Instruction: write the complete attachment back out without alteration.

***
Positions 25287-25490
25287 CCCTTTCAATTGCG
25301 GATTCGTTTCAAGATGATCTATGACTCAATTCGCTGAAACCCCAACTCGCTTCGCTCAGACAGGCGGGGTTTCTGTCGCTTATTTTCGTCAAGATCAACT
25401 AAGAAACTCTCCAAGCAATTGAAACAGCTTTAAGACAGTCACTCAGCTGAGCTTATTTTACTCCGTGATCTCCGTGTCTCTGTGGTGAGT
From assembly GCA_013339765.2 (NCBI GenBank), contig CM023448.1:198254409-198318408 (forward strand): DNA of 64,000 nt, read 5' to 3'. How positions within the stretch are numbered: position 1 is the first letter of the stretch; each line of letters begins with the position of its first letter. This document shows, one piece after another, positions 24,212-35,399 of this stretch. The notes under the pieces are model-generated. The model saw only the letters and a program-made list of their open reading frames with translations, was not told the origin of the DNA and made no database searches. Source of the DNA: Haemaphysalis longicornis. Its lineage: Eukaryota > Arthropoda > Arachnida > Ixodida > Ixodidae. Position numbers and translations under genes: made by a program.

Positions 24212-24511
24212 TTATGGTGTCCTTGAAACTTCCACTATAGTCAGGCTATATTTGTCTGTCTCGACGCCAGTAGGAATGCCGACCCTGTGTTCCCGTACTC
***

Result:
Positions 25287-25490
25287 CCCTTTCAATTGCG
25301 GATTCGTTTCAAGATGATCTATGACTCAATTCGCTGAAACCCCAACTCGCTTCGCTCAGACAGGCGGGGTTTCTGTCGCTTATTTTCGTCAAGATCAACT
25401 AAGAAACTCTCCAAGCAATTGAAACAGCTTTAAGACAGTCACTCAGCTGAGCTTATTTTACTCCGTGATCTCCGTGTCTCTGTGGTGAGT
From assembly GCA_013339765.2 (NCBI GenBank), contig CM023448.1:198254409-198318408 (forward strand): DNA of 64,000 nt, read 5' to 3'. How positions within the stretch are numbered: position 1 is the first letter of the stretch; each line of letters begins with the position of its first letter. This document shows, one piece after another, positions 24,212-35,399 of this stretch. The notes under the pieces are model-generated. The model saw only the letters and a program-made list of their open reading frames with translations, was not told the origin of the DNA and made no database searches. Source of the DNA: Haemaphysalis longicornis. Its lineage: Eukaryota > Arthropoda > Arachnida > Ixodida > Ixodidae. Position numbers and translations under genes: made by a program.

Positions 24212-24511
24212 TTATGGTGTCCTTGAAACTTCCACTATAGTCAGGCTATATTTGTCTGTCTCGACGCCAGTAGGAATGCCGACCCTGTGTTCCCGTACTC